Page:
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Royal Icing

Curious to learn how to make royal icing? Our Test Kitchen experts have mastered the recipe for this stunning cookie decoration. Royal icing is different from other types of icing because it dries quickly and has a super-smooth finish—perfect for decorating! —Taste of Home Test Kitchen
  • Total Time
    Prep/Total Time: 10 min.
  • Makes
    about 1 cup


  • 2 cups confectioners' sugar
  • 2 tablespoons plus 2 teaspoons water
  • 4-1/2 teaspoons meringue powder
  • 1/4 teaspoon cream of tartar
  • Food coloring, optional


  • In a small bowl, combine the confectioners' sugar, water, meringue powder and cream of tartar; beat on low speed just until combined. Beat on high for 4-5 minutes or until stiff peaks form. Tint with food coloring if desired. Keep unused icing covered at all times with a damp cloth. If necessary, beat again on high speed to restore texture.
  • To decorate, place icing in a pastry bag. For border decorations and dots, use a #3 round pastry tip. For small detailed decorations, use a #1 or #2 round pastry tip.
Editor's Note: Use of a coupler ring will allow you to easily change pastry tips for different designs. Meringue powder is available from Wilton Industries. Call 1-800/794-5866 or visit
Nutrition Facts
1 teaspoon: 24 calories, 0 fat (0 saturated fat), 0 cholesterol, 3mg sodium, 6g carbohydrate (6g sugars, 0 fiber), 0 protein. Diabetic Exchanges: 1/2 starch.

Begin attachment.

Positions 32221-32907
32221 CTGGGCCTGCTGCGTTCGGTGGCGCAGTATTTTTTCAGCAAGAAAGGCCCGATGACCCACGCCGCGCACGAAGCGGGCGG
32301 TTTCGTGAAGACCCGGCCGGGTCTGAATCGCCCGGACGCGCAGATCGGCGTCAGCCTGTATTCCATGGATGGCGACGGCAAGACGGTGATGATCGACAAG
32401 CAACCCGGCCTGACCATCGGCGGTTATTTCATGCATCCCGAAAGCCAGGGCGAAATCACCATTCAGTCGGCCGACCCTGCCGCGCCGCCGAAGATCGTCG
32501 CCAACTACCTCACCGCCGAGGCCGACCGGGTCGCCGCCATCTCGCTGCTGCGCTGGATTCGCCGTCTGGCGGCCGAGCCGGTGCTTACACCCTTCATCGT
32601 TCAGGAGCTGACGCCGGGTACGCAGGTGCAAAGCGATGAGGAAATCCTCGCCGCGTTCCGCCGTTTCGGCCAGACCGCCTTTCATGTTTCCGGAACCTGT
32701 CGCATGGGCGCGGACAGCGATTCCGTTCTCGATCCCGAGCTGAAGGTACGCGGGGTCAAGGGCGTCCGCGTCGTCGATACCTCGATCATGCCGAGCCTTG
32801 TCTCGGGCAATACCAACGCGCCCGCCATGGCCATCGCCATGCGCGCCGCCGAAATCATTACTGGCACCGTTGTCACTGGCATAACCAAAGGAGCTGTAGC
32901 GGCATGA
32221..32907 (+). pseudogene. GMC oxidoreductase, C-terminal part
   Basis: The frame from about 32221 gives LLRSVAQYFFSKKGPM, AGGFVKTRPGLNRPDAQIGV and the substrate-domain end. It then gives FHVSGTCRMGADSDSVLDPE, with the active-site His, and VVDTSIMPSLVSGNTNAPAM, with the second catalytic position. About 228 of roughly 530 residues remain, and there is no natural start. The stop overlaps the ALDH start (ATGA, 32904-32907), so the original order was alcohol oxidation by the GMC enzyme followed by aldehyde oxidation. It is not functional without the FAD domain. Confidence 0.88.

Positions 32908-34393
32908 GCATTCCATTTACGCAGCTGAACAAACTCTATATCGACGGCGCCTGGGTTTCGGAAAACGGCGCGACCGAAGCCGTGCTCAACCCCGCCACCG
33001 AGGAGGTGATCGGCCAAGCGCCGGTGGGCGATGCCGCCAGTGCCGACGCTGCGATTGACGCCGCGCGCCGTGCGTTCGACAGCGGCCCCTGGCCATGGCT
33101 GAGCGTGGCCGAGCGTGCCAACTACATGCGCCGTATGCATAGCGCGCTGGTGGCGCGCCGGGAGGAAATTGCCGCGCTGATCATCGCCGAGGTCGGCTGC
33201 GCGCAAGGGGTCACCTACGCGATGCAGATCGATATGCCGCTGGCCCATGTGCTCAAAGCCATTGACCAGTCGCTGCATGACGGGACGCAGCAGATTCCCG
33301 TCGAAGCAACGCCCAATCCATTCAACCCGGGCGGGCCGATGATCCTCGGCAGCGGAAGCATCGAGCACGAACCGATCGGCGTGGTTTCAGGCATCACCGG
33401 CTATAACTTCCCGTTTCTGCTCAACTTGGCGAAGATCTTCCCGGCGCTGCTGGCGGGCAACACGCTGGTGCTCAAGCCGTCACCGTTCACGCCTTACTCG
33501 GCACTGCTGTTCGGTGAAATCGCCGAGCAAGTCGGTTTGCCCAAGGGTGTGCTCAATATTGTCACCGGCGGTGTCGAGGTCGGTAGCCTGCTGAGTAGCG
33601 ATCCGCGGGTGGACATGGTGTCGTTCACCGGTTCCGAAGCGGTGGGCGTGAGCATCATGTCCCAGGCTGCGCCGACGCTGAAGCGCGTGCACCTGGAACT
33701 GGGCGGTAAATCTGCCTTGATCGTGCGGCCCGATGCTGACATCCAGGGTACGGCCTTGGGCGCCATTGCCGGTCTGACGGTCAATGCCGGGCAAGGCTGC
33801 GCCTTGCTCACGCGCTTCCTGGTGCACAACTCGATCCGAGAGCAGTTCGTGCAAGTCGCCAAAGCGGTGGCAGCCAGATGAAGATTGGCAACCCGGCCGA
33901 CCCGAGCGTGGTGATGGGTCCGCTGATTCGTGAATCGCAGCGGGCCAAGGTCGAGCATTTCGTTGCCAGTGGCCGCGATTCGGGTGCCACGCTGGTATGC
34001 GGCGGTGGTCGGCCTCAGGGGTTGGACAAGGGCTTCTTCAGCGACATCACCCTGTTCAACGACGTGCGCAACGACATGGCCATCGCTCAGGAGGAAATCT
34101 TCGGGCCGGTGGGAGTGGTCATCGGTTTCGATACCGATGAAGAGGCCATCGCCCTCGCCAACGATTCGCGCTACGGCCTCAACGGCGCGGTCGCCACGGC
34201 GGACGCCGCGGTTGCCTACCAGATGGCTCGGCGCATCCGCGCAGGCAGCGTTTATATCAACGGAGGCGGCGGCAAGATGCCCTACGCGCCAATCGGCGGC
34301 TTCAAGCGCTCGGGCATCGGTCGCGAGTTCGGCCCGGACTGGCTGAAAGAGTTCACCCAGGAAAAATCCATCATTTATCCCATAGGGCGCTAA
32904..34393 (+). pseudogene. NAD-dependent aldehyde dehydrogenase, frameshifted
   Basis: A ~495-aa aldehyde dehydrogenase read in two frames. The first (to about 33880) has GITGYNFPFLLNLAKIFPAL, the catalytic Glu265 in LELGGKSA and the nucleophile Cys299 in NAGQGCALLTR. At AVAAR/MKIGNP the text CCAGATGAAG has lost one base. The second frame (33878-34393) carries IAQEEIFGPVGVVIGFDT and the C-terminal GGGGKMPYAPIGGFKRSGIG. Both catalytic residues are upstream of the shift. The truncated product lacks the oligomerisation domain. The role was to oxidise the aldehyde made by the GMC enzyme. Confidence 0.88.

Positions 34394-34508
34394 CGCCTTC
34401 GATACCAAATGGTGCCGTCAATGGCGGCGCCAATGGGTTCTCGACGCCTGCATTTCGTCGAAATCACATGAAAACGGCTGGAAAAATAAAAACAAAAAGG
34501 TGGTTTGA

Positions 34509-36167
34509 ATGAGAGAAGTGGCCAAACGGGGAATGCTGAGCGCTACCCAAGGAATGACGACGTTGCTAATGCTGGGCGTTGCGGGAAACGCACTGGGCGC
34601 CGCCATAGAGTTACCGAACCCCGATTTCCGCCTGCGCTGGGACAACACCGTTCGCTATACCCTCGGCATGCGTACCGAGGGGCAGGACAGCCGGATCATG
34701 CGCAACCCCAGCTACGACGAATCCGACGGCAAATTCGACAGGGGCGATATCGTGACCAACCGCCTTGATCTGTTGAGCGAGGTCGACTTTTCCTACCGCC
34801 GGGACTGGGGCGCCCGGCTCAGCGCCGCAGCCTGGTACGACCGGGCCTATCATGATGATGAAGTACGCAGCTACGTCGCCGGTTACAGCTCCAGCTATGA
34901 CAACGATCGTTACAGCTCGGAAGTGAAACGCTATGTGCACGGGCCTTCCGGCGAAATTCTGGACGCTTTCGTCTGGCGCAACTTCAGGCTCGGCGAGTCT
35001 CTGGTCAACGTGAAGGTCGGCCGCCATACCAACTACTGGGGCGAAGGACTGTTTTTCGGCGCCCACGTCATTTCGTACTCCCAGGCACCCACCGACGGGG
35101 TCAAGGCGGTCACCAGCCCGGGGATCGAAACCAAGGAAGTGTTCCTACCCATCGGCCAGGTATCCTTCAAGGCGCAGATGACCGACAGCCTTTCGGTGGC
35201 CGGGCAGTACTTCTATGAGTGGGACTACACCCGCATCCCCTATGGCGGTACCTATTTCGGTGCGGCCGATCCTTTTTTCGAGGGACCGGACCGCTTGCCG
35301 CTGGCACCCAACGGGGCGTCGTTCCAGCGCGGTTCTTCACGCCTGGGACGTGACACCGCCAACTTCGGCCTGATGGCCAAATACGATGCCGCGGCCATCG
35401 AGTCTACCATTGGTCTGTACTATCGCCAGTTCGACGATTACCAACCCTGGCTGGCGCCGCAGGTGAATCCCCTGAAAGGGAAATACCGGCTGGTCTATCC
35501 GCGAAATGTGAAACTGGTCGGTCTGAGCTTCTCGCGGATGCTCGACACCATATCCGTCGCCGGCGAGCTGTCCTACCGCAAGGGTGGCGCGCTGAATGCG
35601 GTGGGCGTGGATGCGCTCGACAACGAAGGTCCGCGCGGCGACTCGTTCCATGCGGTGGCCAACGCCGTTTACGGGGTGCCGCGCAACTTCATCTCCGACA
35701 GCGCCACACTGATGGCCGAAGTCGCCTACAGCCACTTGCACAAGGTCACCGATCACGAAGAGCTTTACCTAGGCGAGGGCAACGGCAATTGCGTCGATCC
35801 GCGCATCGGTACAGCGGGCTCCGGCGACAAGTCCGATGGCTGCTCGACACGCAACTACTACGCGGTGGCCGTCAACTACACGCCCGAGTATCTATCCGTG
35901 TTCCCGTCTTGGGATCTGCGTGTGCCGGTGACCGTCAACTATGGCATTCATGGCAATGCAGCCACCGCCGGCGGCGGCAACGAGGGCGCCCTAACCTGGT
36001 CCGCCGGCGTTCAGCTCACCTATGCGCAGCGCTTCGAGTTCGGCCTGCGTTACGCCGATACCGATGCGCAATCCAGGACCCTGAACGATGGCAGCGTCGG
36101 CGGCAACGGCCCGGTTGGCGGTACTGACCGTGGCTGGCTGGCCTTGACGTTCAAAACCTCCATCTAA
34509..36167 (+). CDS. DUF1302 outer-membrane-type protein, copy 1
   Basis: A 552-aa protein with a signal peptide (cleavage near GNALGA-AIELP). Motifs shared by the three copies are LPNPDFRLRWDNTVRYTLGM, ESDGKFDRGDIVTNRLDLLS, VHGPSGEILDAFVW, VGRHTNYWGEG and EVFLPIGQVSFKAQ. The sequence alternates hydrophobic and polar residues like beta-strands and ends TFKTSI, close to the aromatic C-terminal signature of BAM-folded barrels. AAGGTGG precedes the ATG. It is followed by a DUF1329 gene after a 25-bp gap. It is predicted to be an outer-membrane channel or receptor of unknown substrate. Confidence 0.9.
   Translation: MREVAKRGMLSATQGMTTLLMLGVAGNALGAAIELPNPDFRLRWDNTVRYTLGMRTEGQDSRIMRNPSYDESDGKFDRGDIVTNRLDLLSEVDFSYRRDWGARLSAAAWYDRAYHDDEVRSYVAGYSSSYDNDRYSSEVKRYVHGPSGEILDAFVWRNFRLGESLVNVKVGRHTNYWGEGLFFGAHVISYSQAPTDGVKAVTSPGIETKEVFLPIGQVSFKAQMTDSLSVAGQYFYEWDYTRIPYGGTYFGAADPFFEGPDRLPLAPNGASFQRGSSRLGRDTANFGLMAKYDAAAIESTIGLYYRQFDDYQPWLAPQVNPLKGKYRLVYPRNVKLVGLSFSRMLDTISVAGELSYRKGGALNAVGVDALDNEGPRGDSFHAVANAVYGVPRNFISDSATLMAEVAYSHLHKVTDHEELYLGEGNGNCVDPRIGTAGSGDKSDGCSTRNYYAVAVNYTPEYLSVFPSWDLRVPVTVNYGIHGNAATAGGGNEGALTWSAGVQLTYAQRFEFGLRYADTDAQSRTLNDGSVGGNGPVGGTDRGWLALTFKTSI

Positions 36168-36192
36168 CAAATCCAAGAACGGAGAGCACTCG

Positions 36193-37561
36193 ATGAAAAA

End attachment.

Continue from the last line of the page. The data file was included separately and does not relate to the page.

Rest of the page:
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  • brandy1619
    Dec 9, 2014

    I'm looking for an icing/frosting that I can decorate on my cookies and then freeze.The ones I've tried discolor after I defroz the cookies.

  • sgronholz
    Dec 10, 2013

    I tried this icing on my gingerbread cookies this past weekend and was thrilled with the results! I will definitely make it again.

  • KaSm
    Jun 28, 2010

    There are two royal icing recipes. Which one is better?

  • alexa621
    Dec 22, 2009

    I added some vanilla and almond extract and it was really good! I was expecting it to be more functional than tasty for some reason, glad I was wrong!

  • sugarbooger111
    Dec 8, 2009

    Cream of tartar is best known in our kitchens for helping stabilize and give more volume to beaten egg whites. It is the acidic ingredient in some brands of baking powder. It is also used to produce a creamier texture in sugary desserts such as candy and frosting, because it inhibits the formation of crystals. It is used commercially in some soft drinks, candies, bakery products, gelatin desserts, and photography products. Cream of tartar can also be used to clean brass and copper cookware.

  • Kamal
    Dec 30, 2008

    No comment left

  • dmmg
    Dec 12, 2008

    how can I make meringue powder myself it is possible? Thank you.

  • Kimmer66
    Dec 10, 2008

    Does this frosting have a good taste? How does it compare to the other frosting choices? I've never worked with this before but heard it was best for cut-outs and ginger people. Thanks!

  • winchel1
    Dec 9, 2008

    what is the cream of tarter for in royal icing? I have made tons of royal icing and have never seen it added in a reciepe before